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Eurofighter Typhoon, Saudi Version

Royalty Free License
- Editorial Uses Allowed
Extended Uses May Need Clearances
The intellectual property depicted in this model, including the brand "eurofighter", is not affiliated with or endorsed by the original rights holders. Editorial uses of this product are allowed, but other uses (such as within computer games) may require legal clearances from third party intellectual property owners. Learn more.
Included Formats
Maya 7.0 Default Scanline
Cinema 4D 9 Default Scanline
Lightwave 6.5 Default Scanline
3ds Max 5.0 Default Scanline
Softimage 3.5 Default Scanline
3D Studio N/A
Photoshop Textures

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3D Model Specifications
Product ID:309890
Geometry:Polygonal Quads/Tris
UV Mapped:Yes
Unwrapped UVs:Yes, overlapping
TurboSquid Member Since August 2003
Currently sells 784 products
Product Rating
3 Ratings Submitted
Oct 28, 2014
High quality model, the fact the texture maps were also provided in psd format with separate layers for camouflage, markings, details etc was of greatest benefit to me.

Legal Notice: The intellectual property depicted in this model, including the brand "eurofighter", is not affiliated with or endorsed by the original rights holders.


This is a very detailed model of the Eurofighter Typhoon (EFA), German (Luftwaffe) Version. The model itself is very lightweight, with just 15,400 faces without armament, allowing animation of much more scenery geometry or additional models simultaneously, and increasing render speed.

All major components are animate-able. Armament includes:

AIM-9X Sidewinder in medium detail
Brimstone Anti-Tank Guided Missile, high detail
Triplet sub-harness
Center Tank

For a more comprehensive weapon and texture collection, see my EFA collection.


Color, Specular, and Bump maps are provided. Photoshop templates are provided for easy modification of markings or designation.


In the mid 1970s France, Germany and the UK established the European Combat Aircraft programme (ECA). In 1979, following differing requirements (particularly the French requirement for carrier compatibility,) British Aerospace (BAe) and Messerschmitt-Blkow-Blohm proposed the European Combat Fighter (ECF). The development of different national prototypes and continued differences over specification lead to cancellation of the ECF programme in 1981.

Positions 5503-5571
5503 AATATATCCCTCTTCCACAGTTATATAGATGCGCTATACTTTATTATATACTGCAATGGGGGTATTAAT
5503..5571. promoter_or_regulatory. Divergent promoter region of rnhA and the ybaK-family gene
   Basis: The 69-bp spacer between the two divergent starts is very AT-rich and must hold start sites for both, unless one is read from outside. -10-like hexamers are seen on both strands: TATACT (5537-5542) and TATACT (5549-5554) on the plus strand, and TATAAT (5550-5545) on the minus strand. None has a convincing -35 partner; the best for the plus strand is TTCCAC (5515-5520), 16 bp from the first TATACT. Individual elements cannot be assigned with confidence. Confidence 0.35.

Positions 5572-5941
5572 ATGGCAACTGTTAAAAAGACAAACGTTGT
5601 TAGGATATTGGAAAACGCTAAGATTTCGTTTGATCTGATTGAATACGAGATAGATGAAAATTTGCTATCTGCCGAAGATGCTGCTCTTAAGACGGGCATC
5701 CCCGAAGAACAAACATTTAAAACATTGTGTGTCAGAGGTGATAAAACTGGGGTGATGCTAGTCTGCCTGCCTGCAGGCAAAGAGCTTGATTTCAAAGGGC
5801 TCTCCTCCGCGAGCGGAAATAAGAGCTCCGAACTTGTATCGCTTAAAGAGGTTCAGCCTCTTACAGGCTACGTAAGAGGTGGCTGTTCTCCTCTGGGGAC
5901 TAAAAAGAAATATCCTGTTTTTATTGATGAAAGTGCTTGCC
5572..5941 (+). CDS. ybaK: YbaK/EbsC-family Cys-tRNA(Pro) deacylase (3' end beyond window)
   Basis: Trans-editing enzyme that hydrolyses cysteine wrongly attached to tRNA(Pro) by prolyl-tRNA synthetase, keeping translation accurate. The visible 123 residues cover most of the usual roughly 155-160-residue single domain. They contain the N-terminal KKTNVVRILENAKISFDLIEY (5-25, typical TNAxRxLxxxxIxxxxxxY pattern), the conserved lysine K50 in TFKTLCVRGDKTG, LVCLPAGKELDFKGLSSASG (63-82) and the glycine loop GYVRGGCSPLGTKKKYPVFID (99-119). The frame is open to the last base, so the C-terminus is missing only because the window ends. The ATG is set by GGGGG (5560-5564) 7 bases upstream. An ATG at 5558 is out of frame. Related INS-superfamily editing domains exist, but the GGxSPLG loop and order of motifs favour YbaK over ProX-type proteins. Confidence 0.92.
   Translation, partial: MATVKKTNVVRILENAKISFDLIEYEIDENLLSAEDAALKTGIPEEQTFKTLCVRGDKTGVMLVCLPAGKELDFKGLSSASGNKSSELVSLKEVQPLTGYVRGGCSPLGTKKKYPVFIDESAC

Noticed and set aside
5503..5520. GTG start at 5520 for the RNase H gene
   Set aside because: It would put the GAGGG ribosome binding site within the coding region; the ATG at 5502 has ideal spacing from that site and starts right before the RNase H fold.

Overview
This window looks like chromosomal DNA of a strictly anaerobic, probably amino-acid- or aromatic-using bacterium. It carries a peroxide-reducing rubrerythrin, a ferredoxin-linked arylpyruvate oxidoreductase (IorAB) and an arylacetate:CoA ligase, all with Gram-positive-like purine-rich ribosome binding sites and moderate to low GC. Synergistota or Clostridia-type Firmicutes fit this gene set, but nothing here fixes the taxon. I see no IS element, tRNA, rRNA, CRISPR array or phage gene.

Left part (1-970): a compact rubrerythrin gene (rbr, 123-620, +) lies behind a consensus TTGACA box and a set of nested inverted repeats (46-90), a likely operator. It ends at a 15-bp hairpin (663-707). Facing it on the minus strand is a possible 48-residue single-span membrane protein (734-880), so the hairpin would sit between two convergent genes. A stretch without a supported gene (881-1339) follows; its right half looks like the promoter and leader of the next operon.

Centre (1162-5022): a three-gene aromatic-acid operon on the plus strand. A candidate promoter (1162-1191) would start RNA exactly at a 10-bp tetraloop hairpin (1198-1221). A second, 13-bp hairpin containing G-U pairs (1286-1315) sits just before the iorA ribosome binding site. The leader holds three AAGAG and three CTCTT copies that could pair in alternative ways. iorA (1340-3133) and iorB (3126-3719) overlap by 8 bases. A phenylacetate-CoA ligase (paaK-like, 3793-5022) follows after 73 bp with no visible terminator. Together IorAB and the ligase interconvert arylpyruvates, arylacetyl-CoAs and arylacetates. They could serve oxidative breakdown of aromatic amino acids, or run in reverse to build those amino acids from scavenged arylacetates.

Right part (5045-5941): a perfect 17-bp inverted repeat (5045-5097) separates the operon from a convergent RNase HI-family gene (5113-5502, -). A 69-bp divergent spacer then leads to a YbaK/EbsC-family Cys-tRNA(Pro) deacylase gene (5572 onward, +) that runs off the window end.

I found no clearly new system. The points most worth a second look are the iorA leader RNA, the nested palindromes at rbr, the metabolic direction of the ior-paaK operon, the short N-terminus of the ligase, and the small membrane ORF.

As a result the Panavia partners (Germany, Italy and UK) launched the Agile Combat Aircraft (ACA) programme. Following the failure of Germany and Italy to fund development, the UK MoD paid 80 m to BAe, to develop the European Aircraft Programme demonstrator (EAP). In 1983 the UK, France, Germany, Italy and Spain launched the Future European Fighter Aircraft (F/EFA) programme. The aircraft was to have Short Take Off and Landing (STOL) and Beyond Visual Range (BVR) capabilities.

In 1984 France reiterated its requirement for a carrier capable version and demanded a leading role. The UK, Germany and Italy opted out and established a new EFA programme. The following year France officially withdrew from the project to pursue its own ACX project, what was to become the Dassault Rafale.

Also in 1985 the BAe EAP was rolled out at BAe Warton, by this time also funded by MBB and BAe itself. The EAP first flew in August 1986. The Eurofighter bears a strong resemblance to the EAP. Design work continued over the next five years using data from the EAP. Initial requirements were: UK 250 aircraft, Germany 250, Italy 165, and Spain 100. The share of the production work was divided among the countries in proportion to their projected procurement - British Aerospace (33%), Daimler-Benz (33%), Aeritalia (21%), and Construcciones Aeronuticas SA (CASA) (13%).

1986 also saw the establishment of the Munich based Eurofighter Jagdflugzeug GmbH to manage development of the project and EuroJet Turbo GmbH, the alliance of , MTU Aero Engines, FiatAvio (now Avio) and ITP for development of the EJ200.

The maiden flight of the Eurofighter prototype took place on March 27, 1994 (then just known as the Eurofighter EF 2000). Messerschmitt-Blkow-Blohm chief test pilot Peter Weger took the prototype on a test flight around Bavaria. The 1990s saw significant arguments over work share, the specification of the aircraft and even participation in the project.

When the final production contract was signed in 1997, the revised procurement totals were as follows: UK 232, Germany 180, Italy 121, and Spain 87. Production was again allotted according to procurement: British Aerospace (37%), DASA (29%), Aeritalia (19.5%), and CASA (14%).

The project has been named and re
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